Extensor Tendon Repair Protocol (zone 4-7): Immediate Controlled Active Motion (ICAM)
Howell, J.W., Merritt, W. H., & Robinson, S. J. (2005). Immediate Controlled Active Motion Following Zone 4–7 Extensor Tendon Repair. Journal of hand therapy: 18, 182-90.
The Skinny- For years immobilization was the standard procedure following extensor tendon injuries in zones 4-7. As expected immobilization caused lengthy rehabilitation times, stiff joints, and tendon adhesions often leading to capsulotomy or tenolysis procedures. This study sought to provide an alternative, using an immediate controlled active motion (ICAM) protocol with a two-part orthosis program (ICAM extensor tendon protocol). A total of 140 patients took part in the study
In The Weeds- Each participant followed a three-phase rehab protocol.
Phase 1: Participants wore the two-part orthosis for 21 days, which consisted of a yoke orthosis on the involved digits with the MP joint(s) in 15-20 degrees extension, and a volar wrist orthosis with the wrist placed in 20-25 degrees of extension.
Phase 2: Participants wore the yoke orthosis at all times and wrist orthosis during medium to heavy-duty type tasks for days 22-35 post surgery.
Phase 3: Participants were to discharge the wrist orthosis entirely and only use the yoke orthosis for 36-49 post surgery. All orthoses were d/c after 49 days post surgery.
The protocol is an option when one digit is affected or two digits if not IF+LF or RF+SF. It is not recommended for 3-4 digit involvement.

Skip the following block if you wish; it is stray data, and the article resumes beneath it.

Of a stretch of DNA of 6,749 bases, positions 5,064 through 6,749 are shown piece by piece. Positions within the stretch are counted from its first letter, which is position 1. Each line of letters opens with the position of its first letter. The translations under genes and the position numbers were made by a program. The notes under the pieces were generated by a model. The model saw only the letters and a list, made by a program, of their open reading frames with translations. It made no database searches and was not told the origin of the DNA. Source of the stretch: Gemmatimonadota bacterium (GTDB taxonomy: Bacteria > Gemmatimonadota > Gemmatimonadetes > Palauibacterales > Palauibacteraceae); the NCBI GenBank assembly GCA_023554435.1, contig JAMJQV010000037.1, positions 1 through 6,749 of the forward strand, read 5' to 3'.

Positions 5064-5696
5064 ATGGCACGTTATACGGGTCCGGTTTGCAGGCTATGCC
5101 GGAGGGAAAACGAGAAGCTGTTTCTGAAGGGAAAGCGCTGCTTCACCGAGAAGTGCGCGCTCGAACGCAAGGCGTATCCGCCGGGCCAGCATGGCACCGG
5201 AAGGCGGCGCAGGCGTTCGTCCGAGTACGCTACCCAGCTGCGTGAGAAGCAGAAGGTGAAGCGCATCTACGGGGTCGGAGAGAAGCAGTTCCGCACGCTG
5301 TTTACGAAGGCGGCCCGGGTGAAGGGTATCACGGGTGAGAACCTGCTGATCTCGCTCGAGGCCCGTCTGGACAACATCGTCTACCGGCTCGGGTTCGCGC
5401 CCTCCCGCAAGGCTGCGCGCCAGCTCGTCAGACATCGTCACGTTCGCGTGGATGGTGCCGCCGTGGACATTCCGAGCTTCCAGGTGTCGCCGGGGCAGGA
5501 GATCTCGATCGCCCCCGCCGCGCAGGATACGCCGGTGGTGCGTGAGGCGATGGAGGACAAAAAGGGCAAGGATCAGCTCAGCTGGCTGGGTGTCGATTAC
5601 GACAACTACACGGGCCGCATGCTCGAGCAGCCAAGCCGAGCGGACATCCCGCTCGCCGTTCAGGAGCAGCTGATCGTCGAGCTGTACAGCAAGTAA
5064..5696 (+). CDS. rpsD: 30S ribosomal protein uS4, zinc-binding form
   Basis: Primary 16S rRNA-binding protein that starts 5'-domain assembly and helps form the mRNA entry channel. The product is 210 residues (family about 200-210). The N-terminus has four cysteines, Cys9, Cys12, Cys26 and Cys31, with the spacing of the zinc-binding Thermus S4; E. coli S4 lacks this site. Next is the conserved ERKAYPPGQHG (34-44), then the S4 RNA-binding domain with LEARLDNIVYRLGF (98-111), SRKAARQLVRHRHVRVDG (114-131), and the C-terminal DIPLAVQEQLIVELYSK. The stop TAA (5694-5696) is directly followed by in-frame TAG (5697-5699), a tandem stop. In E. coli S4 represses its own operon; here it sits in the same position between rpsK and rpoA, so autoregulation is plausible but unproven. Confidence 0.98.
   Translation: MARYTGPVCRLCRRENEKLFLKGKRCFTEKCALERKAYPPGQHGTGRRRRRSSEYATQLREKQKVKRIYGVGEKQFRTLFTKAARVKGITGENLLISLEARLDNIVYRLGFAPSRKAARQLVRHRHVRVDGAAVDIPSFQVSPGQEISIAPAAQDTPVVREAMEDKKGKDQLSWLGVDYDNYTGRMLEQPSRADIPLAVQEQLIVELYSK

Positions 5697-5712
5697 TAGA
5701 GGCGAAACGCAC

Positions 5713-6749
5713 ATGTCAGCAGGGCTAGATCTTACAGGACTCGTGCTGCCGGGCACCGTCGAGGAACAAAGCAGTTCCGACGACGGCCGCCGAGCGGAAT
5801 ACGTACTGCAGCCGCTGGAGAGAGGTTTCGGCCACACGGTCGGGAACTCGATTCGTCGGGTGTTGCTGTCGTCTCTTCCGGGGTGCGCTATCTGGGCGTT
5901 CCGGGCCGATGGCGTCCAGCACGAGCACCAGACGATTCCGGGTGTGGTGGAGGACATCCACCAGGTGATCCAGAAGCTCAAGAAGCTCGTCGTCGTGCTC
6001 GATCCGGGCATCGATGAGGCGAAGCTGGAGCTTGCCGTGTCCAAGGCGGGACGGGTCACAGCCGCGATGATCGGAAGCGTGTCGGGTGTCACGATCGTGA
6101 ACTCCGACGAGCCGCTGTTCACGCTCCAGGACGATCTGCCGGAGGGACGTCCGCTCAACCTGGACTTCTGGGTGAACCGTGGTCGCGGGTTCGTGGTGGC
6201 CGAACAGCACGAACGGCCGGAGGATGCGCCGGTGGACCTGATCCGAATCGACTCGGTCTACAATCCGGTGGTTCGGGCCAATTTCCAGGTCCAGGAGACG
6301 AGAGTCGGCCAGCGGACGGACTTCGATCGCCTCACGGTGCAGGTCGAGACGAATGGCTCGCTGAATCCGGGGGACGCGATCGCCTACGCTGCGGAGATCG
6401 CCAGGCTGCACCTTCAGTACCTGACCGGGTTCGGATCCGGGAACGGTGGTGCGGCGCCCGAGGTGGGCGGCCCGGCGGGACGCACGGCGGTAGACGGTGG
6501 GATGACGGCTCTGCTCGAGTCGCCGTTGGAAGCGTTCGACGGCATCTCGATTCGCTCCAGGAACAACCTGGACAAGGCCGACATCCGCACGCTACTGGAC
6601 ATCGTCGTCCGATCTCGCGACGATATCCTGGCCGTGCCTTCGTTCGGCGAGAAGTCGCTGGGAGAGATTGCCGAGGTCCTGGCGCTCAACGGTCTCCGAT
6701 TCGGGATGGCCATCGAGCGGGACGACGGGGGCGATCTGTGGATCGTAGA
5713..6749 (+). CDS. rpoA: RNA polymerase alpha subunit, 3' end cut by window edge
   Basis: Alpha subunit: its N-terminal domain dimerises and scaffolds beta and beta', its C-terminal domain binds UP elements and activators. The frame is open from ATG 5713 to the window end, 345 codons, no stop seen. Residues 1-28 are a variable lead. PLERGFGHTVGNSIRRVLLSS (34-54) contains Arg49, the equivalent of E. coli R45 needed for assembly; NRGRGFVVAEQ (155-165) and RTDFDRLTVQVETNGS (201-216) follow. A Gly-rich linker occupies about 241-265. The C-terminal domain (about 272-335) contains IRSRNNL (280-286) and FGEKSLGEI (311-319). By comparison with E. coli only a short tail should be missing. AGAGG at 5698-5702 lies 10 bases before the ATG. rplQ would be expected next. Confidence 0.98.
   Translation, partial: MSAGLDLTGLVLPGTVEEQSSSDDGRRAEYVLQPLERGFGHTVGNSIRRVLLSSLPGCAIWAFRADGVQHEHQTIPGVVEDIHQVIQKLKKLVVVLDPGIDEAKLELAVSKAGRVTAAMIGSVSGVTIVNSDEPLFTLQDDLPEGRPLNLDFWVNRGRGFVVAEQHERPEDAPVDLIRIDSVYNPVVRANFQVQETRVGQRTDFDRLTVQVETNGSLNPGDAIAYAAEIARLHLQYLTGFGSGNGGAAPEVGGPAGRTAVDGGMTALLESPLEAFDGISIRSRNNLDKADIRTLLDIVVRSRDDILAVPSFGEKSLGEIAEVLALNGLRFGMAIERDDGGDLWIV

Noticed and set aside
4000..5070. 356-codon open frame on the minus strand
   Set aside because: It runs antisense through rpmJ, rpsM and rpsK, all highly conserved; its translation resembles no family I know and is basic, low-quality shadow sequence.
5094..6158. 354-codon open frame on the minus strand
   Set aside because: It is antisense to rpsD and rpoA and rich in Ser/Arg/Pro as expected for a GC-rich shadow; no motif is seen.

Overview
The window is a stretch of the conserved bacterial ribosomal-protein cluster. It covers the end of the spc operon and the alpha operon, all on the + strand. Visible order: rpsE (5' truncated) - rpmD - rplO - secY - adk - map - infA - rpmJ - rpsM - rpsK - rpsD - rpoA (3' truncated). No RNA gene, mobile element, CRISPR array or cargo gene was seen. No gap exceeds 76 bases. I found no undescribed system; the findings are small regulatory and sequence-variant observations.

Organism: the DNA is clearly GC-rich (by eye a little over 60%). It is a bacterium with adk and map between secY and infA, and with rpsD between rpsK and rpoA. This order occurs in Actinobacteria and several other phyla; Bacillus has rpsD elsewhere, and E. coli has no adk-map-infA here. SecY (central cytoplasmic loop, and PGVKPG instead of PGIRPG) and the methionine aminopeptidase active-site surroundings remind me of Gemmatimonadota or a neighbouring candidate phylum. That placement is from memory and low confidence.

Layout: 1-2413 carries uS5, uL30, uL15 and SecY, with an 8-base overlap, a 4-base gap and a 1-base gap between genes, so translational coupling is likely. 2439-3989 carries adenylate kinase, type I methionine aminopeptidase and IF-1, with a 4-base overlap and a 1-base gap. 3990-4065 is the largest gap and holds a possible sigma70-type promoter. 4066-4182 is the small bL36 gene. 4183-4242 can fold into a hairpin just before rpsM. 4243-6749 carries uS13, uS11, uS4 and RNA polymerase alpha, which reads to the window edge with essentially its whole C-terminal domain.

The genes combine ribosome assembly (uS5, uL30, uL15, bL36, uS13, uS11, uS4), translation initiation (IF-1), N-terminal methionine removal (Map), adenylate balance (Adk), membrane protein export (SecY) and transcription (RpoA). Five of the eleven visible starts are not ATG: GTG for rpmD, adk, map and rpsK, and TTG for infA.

Results: No extension lag was found in 114 patients, and no terminal flexion loss was found in 111 patients. Patients that saw some extension lag or terminal flexion loss were complex tendon injuries. Grip strength at time of discharge averaged 85% of the uninjured hand. No complications such as ruptured tendons, infections, or pain syndromes occurred. No secondary surgeries such as tenolysis or capsulotomies were required.
Bringing it Home- This study demonstrated patients with extensor tendon injuries in zones 4-7 can safely perform immediate controlled active motion using a yoke splint on the fingers and a wrist extension orthosis, each with specified degrees of extension. Excellent outcomes included reducing extensor lags, return of strength, average return to work in 18 days, and an average discharge of seven weeks.
Taking into account this study’s thorough anatomical cadaver testing trials, large patient sample size, specific inclusion criteria with documentation of varying complexities of tendon injuries within its sample, and transparent data analysis, it is a reliable source to inform your practice. Detailed tutorials with pictures on how to make the two-part orthosis are also included in the text.
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